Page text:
My Beautiful Laundrette Review
Modern Britain is a thing of beauty. I am not patriotic or anything, but I take pride in the fact that Britain is a progressive, tolerant, multicultural society, a melting pot of different ideas and perspectives, and it shows in our cinema. We have critically acclaimed films like Bend It Like Beckham and Dirty Pretty Things that deal with issues of second generation Asian communities and immigrants living in the United Kingdom. These stories are not always smooth sailing and the tragedy is that the tales often include bigotry and violence. One of the films that perfectly encapsulates the tensions between white and non-white parts of British society is Stephen Frears' 1985 film My Beautiful Laundrette being released by the BFI on Blu-ray this August.
Omar, a young Pakistani man living in the South of London, takes care of his elderly alcoholic father. That is until his uncle gives him a job running a laundrette. However, he needs help in renovating the dilapidated building and funds with which to do it. So he hires Johnny, an old friend from school, and together they steal drug money from an associate of Omar's Uncle, Saleem. However, it is not smooth sailing for the pair as Oman is constantly reminded of Britain's intolerance toward him and his family, he and Johnny get involved romantically and Saleem threatens them with using their laundrette to launder his ill-gotten gains.
Upon its release, My Beautiful Laundrette was received with overwhelmingly positive reviews from critics. It still has a 100% score on Rotten Tomatoes despite being released over 30 years ago. It kickstarted the careers of two of the leading lights in British Film, its director Stephen Frears and infamous method actor Daniel Day Lewis. It deals with highly sensitive topics racism, the problems with integration, tradition and modernity, queer issues, criminal undercurrents, all heavy subjects that are in need of addressing and exploring.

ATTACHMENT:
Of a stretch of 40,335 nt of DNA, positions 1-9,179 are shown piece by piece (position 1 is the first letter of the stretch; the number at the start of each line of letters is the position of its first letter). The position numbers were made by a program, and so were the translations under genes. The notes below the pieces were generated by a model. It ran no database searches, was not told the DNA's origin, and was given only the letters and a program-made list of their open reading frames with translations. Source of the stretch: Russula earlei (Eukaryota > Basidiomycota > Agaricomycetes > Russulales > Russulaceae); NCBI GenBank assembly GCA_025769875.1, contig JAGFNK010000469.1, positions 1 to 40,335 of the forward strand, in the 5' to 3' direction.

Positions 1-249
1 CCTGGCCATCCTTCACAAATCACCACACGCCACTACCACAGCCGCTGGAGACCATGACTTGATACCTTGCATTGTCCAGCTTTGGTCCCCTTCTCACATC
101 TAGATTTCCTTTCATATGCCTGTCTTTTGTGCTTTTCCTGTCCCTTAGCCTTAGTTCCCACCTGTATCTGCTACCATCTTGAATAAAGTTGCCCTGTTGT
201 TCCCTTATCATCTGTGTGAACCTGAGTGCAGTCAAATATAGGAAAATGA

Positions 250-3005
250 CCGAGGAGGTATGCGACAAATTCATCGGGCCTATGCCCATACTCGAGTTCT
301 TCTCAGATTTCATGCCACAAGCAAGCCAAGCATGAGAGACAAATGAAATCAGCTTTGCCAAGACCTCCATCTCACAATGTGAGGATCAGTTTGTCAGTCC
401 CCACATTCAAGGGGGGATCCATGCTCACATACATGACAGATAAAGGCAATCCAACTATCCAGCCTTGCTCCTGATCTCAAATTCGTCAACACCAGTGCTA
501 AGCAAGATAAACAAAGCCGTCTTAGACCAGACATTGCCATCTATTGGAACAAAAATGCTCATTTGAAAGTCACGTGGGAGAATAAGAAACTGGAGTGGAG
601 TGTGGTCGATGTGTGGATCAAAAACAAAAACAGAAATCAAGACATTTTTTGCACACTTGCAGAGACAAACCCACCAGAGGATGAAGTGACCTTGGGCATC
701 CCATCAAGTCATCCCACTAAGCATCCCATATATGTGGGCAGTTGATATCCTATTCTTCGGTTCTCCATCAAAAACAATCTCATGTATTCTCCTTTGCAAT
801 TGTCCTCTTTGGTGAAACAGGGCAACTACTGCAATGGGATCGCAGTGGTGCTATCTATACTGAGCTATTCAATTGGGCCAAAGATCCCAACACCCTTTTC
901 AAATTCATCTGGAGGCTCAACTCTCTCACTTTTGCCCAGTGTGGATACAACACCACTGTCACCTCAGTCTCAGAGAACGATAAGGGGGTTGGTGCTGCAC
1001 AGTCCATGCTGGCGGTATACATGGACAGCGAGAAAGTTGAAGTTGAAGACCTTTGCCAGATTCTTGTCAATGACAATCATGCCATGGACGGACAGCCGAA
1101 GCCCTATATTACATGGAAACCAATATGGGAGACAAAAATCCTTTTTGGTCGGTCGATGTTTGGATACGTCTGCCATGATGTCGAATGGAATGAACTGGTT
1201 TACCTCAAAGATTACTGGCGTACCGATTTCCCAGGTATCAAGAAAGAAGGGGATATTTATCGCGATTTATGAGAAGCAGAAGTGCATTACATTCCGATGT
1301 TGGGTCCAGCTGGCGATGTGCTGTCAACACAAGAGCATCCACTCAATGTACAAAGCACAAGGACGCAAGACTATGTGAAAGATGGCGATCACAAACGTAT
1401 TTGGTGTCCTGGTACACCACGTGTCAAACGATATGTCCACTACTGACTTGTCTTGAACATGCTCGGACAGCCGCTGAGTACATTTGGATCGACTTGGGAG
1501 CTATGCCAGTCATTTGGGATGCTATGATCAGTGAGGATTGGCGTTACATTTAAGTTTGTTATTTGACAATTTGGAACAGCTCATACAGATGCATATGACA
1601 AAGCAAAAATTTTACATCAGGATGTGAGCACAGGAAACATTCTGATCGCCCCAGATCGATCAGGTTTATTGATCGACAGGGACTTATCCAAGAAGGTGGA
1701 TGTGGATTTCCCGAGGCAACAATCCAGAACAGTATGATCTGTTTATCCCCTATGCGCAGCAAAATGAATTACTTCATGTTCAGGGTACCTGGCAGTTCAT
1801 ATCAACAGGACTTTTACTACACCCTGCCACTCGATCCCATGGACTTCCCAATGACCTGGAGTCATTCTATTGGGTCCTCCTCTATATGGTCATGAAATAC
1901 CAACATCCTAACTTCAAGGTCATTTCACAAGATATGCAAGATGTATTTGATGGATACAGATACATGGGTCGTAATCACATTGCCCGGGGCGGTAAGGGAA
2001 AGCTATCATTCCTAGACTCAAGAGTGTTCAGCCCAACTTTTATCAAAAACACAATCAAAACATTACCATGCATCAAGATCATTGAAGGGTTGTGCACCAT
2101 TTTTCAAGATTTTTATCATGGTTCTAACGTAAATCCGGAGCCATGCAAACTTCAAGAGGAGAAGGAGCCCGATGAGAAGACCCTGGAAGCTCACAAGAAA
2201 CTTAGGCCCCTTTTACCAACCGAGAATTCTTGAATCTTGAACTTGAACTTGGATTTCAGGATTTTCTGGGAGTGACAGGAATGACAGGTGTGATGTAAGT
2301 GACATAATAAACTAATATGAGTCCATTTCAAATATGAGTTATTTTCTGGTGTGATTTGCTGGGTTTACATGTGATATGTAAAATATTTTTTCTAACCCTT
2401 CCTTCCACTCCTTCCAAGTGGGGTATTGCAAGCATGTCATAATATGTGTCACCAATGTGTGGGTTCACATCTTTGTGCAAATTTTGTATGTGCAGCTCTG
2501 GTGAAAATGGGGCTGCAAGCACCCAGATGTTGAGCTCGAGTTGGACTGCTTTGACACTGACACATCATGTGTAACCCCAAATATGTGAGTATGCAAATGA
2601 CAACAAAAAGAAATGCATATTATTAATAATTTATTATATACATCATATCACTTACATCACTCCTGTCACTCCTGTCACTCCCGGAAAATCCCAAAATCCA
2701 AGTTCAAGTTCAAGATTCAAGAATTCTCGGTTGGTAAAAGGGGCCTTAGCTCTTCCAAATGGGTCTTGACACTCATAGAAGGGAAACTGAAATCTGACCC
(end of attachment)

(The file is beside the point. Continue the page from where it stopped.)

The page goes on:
However, the thing is that despite the good that the film stands for it's not technically a very good film. I don't want to be that guy, but I feel like I have to be. I understand that both the LGBT+ community and non-caucasian British communities have an issue with underrepresentation and we need more movies that deal with their problems and experiences. I also understand that My Beautiful Laundrette was perhaps one of the first films that dealt with these complex relationships between white and Asian communities. But I know that it is a TV movie and it shows, in its acting, in its script, its cinematography, its music and in its design.
The cinematography feels sluggish, there is no real flow to the film and it feels stagnant, like water left in a plastic bottle for too long. Close-ups feel out of place, framing feels off and everything about it just seems a bit awkward. This coupled with a gloopy synth soundtrack that would fit better in an old episode of Doctor Who makes it feel almost unintentionally comical.